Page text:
International Humanist and Ethical Union
42nd Session of the UN Human Rights Council (9th – 27th September 2019)
General Debate on Item 8
The Vienna declaration emphasizes the importance of states to take major efforts “in promoting respect for the rights of the child to survival, protection, development and participation”
In recent years, however, it is regrettable to note that a number of States have begun to legislate treaties based on religious grounds that are incompatible with international child protection conventions, with the aim to disrupt international agreements and back away from signed commitments. For example, the Moroccan Government Council recently adopted a Bill that aims to ratify the Covenant on the Rights of the Child in Islam, the Islamic Covenant which, in several articles, conflicts and violates the International Covenant on the Rights of the Child.
As evidence of this, the Covenant makes a distinction between Muslim and non-Muslim children, therefore enshrining a culture of discrimination between children on the basis of religion. The Covenant also threatens the right of the child to freedom of expression, stating that “the freedom of the child to dress is guaranteed, but should be in accordance with the Islamic law.” This clause can, for example, be misused by some political forces to impose the veil on children.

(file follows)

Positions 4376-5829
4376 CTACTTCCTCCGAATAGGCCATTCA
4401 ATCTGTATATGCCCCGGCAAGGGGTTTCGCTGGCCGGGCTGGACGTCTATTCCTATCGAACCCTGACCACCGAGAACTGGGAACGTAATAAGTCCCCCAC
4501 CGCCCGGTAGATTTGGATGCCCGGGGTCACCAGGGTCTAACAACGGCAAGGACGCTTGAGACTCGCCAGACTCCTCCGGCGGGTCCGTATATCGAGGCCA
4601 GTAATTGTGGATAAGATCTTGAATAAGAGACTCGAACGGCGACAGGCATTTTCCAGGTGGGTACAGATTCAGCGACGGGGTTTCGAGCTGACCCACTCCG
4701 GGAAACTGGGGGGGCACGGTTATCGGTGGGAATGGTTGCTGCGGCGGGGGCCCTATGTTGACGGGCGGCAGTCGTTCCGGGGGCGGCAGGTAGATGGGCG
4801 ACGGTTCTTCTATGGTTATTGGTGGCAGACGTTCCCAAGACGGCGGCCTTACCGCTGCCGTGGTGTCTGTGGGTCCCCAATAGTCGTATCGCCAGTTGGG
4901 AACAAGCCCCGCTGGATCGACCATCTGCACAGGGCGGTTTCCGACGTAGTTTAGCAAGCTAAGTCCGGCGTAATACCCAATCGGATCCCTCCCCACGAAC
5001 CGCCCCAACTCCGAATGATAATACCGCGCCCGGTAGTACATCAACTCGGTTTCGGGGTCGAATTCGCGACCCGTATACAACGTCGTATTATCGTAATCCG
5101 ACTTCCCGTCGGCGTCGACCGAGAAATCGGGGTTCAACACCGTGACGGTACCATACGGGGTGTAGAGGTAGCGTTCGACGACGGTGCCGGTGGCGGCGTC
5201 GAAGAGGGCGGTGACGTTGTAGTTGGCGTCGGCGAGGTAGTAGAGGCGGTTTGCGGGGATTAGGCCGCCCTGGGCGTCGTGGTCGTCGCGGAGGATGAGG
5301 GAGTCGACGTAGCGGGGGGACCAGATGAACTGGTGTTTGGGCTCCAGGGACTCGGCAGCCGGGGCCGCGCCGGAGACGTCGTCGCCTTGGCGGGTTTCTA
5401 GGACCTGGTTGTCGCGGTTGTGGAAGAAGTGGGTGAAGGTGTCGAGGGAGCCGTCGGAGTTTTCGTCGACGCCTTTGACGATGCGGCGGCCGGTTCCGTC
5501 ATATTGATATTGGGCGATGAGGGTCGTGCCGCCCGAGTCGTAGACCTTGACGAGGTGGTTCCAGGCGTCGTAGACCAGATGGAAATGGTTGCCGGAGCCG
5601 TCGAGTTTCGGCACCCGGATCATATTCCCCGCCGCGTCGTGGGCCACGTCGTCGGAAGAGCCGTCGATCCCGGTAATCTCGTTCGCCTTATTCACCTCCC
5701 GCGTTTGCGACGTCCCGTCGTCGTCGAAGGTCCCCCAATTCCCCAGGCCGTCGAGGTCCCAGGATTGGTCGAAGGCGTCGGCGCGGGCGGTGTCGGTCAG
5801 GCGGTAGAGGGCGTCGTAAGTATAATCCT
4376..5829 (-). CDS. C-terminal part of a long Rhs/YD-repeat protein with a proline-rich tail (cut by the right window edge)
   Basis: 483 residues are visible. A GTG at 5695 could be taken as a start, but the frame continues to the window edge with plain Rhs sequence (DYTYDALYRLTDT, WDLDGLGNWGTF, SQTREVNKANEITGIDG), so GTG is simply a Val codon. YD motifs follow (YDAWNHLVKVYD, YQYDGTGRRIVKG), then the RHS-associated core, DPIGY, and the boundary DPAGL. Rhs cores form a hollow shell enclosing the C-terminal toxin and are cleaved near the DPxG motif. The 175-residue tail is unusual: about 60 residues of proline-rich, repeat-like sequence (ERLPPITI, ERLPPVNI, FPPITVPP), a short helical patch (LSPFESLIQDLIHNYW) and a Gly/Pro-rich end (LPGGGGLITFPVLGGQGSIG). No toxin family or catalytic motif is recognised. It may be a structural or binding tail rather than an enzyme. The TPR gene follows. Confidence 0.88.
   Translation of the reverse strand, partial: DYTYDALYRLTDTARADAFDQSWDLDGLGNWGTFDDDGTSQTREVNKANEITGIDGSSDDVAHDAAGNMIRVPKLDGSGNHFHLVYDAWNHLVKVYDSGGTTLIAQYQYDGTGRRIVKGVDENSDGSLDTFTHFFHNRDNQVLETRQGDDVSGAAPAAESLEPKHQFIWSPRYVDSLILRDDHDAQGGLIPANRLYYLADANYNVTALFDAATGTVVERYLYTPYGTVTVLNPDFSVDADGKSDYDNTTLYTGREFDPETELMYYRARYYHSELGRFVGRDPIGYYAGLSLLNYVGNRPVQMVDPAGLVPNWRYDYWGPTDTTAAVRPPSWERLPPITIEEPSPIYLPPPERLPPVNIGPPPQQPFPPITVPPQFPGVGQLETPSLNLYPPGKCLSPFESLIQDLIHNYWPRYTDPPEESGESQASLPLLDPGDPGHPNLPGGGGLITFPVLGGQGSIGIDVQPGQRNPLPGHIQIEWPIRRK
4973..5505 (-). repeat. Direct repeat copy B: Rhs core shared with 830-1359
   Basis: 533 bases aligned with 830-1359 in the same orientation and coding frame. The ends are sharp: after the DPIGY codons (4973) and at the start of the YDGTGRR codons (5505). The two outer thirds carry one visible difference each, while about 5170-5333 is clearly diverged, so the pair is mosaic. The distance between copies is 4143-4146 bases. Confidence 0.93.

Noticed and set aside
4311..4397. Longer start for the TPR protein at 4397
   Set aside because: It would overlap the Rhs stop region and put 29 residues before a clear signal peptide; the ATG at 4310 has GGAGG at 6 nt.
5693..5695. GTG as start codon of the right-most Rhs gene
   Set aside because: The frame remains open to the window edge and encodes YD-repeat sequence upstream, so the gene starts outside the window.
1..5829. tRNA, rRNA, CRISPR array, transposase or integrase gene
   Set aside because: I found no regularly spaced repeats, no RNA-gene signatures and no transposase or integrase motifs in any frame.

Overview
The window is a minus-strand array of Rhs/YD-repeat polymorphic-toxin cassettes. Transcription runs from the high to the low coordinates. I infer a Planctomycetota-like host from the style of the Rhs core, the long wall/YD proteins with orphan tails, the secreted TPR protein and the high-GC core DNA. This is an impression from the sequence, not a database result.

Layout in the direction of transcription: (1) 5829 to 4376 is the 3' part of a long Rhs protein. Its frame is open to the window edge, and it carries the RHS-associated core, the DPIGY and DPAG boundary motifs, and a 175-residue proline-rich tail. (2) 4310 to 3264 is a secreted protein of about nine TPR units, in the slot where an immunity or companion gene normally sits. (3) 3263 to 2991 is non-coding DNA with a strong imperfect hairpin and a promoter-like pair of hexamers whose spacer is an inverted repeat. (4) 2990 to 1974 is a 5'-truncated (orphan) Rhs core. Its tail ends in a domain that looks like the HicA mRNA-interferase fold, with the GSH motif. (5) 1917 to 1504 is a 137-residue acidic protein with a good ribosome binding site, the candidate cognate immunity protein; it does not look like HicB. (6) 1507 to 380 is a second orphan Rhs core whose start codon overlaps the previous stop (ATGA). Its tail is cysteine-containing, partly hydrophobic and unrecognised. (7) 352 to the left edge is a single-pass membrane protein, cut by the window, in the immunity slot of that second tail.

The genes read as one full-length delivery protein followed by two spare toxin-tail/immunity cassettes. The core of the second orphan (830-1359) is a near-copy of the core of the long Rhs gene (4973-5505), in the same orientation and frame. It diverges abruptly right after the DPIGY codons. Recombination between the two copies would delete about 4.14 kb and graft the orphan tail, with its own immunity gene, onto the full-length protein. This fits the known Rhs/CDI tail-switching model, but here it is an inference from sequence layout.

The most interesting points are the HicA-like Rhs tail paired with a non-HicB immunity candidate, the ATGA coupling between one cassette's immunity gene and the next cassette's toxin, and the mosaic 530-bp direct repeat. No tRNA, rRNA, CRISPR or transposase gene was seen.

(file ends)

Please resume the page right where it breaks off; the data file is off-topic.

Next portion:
The Covenant on the Rights of the Child in Islam also stipulates the need for Member States to take the necessary measures to protect the child from what it calls “the cultural and intellectual influence … which contradict Islamic law.” This argument has been used to deny children the right to scientific education; an example of that is Turkey’s removal of the theory of evolution from Highschool or the Moroccan Islamic education course book which labeled philosophy as misguided, foolish and decaying.
Human rights and children’s rights must not discriminate between individuals on the basis of religion and ethnicity. They must guarantee the same rights to all regardless of belief and race. Depriving children of their right to education under the pretext of protecting them from “the cultural and intellectual influence… which contradict Islamic law” cannot in any way contribute to the coexistence and acceptance of other cultures and religions or beliefs, it only impedes dialogue and communication and deepens hatred and prejudice.
The Convention on the Rights of the Child in Islam is a retreat from the commitments of the OIC towards children’s rights. Therefore, we call upon States that have ratified this Covenant to lift its ratification in respect of their international obligations.
'The Convention on the Rights of the Child in Islam', Humanists International